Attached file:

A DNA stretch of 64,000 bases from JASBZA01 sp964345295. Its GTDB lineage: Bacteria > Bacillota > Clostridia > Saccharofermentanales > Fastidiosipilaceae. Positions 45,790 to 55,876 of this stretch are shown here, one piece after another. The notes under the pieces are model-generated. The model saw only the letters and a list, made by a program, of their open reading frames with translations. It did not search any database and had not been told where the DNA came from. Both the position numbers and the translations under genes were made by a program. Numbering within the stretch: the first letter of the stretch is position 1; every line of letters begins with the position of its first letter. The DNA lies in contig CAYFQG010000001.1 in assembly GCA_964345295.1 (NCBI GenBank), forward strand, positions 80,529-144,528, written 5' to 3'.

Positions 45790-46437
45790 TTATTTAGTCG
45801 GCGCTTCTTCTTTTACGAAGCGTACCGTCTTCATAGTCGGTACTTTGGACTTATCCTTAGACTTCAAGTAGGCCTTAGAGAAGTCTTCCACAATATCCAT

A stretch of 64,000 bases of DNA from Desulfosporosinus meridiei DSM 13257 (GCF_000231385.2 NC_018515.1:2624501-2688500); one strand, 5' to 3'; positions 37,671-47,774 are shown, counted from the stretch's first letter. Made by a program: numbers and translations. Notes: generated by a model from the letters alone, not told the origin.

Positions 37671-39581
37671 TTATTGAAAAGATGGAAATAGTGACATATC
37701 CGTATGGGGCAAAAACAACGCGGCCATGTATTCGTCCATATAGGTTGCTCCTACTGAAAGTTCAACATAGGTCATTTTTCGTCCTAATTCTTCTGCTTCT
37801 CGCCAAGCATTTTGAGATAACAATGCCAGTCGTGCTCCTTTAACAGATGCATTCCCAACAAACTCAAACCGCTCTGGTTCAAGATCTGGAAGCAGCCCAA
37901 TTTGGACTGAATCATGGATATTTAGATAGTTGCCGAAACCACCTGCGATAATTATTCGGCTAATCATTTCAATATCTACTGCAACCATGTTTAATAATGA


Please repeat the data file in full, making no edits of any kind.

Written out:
A DNA stretch of 64,000 bases from JASBZA01 sp964345295. Its GTDB lineage: Bacteria > Bacillota > Clostridia > Saccharofermentanales > Fastidiosipilaceae. Positions 45,790 to 55,876 of this stretch are shown here, one piece after another. The notes under the pieces are model-generated. The model saw only the letters and a list, made by a program, of their open reading frames with translations. It did not search any database and had not been told where the DNA came from. Both the position numbers and the translations under genes were made by a program. Numbering within the stretch: the first letter of the stretch is position 1; every line of letters begins with the position of its first letter. The DNA lies in contig CAYFQG010000001.1 in assembly GCA_964345295.1 (NCBI GenBank), forward strand, positions 80,529-144,528, written 5' to 3'.

Positions 45790-46437
45790 TTATTTAGTCG
45801 GCGCTTCTTCTTTTACGAAGCGTACCGTCTTCATAGTCGGTACTTTGGACTTATCCTTAGACTTCAAGTAGGCCTTAGAGAAGTCTTCCACAATATCCAT

A stretch of 64,000 bases of DNA from Desulfosporosinus meridiei DSM 13257 (GCF_000231385.2 NC_018515.1:2624501-2688500); one strand, 5' to 3'; positions 37,671-47,774 are shown, counted from the stretch's first letter. Made by a program: numbers and translations. Notes: generated by a model from the letters alone, not told the origin.

Positions 37671-39581
37671 TTATTGAAAAGATGGAAATAGTGACATATC
37701 CGTATGGGGCAAAAACAACGCGGCCATGTATTCGTCCATATAGGTTGCTCCTACTGAAAGTTCAACATAGGTCATTTTTCGTCCTAATTCTTCTGCTTCT
37801 CGCCAAGCATTTTGAGATAACAATGCCAGTCGTGCTCCTTTAACAGATGCATTCCCAACAAACTCAAACCGCTCTGGTTCAAGATCTGGAAGCAGCCCAA
37901 TTTGGACTGAATCATGGATATTTAGATAGTTGCCGAAACCACCTGCGATAATTATTCGGCTAATCATTTCAATATCTACTGCAACCATGTTTAATAATGA